- Rozgar Kendra (job-placement hub) that enables girls to enter the mainstream market through interview-conduct training
SEWA Bharat is currently engaging with a number of different organizations in order to strengthen its youth development activities, namely: NIIT Foundation, NSDC, NIOS, Thimspon Press, Samuel Foundation, Career Launcher, and FICCI
Through SEWA’s engagement with youth in vocational training, we recognized the immense potential but also lack of confidence and opportunities available to this group. Youth Club was formed for the young girls associated with SEWA Polytechnic and vocational centres to get involved in activities that build their confidence and keep them associated with SEWA. In the Youth Club, girls learn English, hone profession skills, develop confidence, participate in games and group discussion, and are engaged in current affairs, creative courses, and awareness sessions like legal rights and healthcare.
Due to the success of the Delhi model, SEWA Youth Clubs have been started in Rajasthan’s SEWA Youth Resource Centers and are beginning in Bihar.
At present SEWA has three Youth Clubs in Delhi that run in the SEWA Polytechnic (New Ashok Nagar), Gender Resource Centre (Sundernagri) and Vocational Training Centre (Rajeev Nagar). There are between 20-30 Youth Club members at a time; girls are in the age group of 15-25 years and meet once every 15 days.
Vision and reliability
SEWA Bharat has plans of replicating the similar model in Katihar (Bihar) and Murshidabad based on the demand of the women members in the respective areas as well as the pressing need of skill development programs to enhance the employability of young daughters of poor women.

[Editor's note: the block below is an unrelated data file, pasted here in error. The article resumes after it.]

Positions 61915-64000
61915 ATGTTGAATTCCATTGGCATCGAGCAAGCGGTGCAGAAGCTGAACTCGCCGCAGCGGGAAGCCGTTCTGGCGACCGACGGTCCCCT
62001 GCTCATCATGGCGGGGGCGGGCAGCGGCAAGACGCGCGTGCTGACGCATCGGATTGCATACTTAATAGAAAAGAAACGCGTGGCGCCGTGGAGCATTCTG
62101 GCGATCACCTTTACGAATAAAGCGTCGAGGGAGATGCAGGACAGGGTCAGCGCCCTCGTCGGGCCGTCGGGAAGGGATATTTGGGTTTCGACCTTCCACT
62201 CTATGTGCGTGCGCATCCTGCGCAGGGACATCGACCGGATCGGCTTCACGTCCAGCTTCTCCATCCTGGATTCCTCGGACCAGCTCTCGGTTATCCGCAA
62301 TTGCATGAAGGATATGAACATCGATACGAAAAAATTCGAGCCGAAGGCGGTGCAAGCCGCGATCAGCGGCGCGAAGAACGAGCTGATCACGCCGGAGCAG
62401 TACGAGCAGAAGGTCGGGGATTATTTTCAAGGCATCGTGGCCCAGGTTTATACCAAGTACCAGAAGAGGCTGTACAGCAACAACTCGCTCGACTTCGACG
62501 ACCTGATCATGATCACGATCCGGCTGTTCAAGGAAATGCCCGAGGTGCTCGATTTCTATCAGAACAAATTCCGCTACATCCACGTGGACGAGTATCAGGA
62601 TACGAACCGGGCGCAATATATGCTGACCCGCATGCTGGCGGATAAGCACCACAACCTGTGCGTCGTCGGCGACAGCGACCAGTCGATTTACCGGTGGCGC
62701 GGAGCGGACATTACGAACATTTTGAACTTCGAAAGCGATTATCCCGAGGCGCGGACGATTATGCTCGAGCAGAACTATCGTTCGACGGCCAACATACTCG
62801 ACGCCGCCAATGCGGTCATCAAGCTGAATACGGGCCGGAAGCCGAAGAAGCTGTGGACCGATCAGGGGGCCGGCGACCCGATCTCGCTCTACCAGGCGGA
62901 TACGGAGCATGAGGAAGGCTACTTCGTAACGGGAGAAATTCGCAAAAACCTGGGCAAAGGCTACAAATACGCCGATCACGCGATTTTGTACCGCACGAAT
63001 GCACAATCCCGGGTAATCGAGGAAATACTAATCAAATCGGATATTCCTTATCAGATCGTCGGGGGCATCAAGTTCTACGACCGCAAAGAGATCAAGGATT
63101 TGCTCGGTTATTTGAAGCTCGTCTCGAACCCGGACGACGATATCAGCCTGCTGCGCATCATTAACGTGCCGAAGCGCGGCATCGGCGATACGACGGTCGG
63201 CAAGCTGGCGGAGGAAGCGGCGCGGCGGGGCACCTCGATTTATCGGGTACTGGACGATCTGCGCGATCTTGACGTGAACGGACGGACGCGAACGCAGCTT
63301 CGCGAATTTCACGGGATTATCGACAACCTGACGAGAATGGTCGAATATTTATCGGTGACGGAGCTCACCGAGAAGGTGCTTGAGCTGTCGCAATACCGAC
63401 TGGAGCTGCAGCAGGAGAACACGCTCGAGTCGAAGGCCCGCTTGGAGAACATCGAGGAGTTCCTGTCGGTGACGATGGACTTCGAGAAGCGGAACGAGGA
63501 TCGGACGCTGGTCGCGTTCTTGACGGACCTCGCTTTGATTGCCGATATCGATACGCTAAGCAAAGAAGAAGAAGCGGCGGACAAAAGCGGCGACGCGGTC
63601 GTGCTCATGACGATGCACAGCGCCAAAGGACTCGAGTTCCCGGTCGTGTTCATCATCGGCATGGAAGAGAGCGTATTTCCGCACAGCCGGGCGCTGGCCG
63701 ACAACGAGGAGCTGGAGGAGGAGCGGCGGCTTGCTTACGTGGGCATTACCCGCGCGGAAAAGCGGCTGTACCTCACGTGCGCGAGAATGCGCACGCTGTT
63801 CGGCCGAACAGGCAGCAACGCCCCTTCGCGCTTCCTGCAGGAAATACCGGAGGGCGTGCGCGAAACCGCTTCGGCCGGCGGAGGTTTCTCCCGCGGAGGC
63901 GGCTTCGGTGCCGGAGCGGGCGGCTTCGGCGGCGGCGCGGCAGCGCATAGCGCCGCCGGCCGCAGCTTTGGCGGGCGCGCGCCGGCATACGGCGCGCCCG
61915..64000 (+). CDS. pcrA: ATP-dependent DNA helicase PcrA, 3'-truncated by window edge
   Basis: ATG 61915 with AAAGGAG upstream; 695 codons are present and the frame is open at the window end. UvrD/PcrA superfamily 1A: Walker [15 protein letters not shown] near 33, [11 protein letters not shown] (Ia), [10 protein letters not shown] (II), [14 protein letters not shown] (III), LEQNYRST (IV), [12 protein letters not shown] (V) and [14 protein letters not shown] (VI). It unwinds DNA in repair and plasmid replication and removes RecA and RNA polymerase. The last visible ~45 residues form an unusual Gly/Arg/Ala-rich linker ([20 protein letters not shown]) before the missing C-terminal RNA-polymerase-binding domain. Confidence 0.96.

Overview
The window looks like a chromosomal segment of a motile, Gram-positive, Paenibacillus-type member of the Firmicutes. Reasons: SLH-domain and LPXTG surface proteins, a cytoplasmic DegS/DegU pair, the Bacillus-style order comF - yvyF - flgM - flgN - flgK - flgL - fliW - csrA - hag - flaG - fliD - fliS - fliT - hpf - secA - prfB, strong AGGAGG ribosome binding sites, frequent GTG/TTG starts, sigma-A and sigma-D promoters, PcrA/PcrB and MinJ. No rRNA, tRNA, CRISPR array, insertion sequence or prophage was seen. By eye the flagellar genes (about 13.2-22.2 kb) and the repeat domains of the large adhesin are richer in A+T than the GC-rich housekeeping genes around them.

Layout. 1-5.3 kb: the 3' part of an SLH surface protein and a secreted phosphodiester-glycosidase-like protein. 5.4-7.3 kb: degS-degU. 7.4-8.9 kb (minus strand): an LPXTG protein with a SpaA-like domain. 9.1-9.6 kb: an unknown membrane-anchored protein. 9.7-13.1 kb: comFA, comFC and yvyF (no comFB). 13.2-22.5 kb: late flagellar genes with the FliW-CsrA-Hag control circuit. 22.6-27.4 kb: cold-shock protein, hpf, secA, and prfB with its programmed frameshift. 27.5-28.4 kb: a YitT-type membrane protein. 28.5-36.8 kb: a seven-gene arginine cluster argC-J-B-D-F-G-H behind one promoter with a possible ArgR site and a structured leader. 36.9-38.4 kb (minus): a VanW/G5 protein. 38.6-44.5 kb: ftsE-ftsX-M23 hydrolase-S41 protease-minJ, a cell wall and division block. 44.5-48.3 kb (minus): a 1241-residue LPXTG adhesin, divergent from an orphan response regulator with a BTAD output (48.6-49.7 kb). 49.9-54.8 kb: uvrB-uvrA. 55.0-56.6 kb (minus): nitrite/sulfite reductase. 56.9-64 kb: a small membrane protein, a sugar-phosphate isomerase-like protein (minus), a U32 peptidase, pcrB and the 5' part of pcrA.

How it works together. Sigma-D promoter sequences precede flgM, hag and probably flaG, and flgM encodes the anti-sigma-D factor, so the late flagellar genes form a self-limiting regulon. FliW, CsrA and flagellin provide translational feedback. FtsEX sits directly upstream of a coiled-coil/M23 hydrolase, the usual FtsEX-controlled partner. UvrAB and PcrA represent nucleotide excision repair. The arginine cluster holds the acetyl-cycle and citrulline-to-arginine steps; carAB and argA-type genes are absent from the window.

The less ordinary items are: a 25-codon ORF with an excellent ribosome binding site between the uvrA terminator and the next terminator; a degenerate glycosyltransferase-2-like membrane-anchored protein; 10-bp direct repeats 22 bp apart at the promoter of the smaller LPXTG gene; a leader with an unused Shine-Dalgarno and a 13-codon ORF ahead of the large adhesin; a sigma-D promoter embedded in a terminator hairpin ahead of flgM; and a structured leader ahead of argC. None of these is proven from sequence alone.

Community based Micro-finance
The urban environment poses different challenges for poor women to access capital. As many women in the informal sector of Delhi have migrated from other regions, close social networks that are inherent to villages are not as easily replicated in the urban environment. This means that women are highly likely to rely on exploitative moneylenders when they need to take out large sums of money for life-events that occur in any person’s life but come with the risk of severe indebtedness for poor families– i.e. falling sick, child’s education, and traditional events such as weddings.
SEWA began its micro-finance program in Delhi by forming self-help groups (SHGs) across focus-area slums. SHGs were an important initial platform to organise members around a common cause and link them to first-time capital. However, members soon demanded more financial services and opportunities. SEWA Bharat facilitated an exposure visit to the SEWA Bank in Ahmedabad for Delhi’s SHG leaders. After gaining insight to an independently run women’s financial institution, SEWA Delhi’s grass-roots women leaders held mohalla (community) meetings to discuss the potential and garner support for a Delhi-based Thrift and Credit Cooperative.